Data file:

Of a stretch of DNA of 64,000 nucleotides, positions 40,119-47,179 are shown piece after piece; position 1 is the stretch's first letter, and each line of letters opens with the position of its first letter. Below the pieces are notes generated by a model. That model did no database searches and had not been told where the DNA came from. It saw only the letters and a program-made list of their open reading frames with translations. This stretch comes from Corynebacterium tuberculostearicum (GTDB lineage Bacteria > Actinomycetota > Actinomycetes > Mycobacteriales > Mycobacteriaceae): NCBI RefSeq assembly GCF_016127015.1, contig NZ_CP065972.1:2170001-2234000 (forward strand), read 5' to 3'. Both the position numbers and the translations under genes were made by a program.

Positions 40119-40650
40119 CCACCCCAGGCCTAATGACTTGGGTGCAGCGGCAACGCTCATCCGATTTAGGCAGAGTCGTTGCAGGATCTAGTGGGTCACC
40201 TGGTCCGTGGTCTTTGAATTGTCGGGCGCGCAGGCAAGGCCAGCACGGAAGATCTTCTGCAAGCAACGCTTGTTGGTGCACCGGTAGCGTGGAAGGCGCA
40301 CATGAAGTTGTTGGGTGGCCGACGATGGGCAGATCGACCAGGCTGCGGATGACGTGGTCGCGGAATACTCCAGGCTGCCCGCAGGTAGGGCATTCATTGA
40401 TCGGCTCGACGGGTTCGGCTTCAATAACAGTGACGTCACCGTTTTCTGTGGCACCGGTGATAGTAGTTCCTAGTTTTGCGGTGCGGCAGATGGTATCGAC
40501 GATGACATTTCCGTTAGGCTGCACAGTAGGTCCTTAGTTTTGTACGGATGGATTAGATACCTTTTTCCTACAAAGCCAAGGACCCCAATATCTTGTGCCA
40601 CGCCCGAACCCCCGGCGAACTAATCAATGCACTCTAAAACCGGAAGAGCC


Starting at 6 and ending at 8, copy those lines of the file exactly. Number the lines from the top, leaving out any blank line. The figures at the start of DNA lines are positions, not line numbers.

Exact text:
40401 TCGGCTCGACGGGTTCGGCTTCAATAACAGTGACGTCACCGTTTTCTGTGGCACCGGTGATAGTAGTTCCTAGTTTTGCGGTGCGGCAGATGGTATCGAC
40501 GATGACATTTCCGTTAGGCTGCACAGTAGGTCCTTAGTTTTGTACGGATGGATTAGATACCTTTTTCCTACAAAGCCAAGGACCCCAATATCTTGTGCCA
40601 CGCCCGAACCCCCGGCGAACTAATCAATGCACTCTAAAACCGGAAGAGCC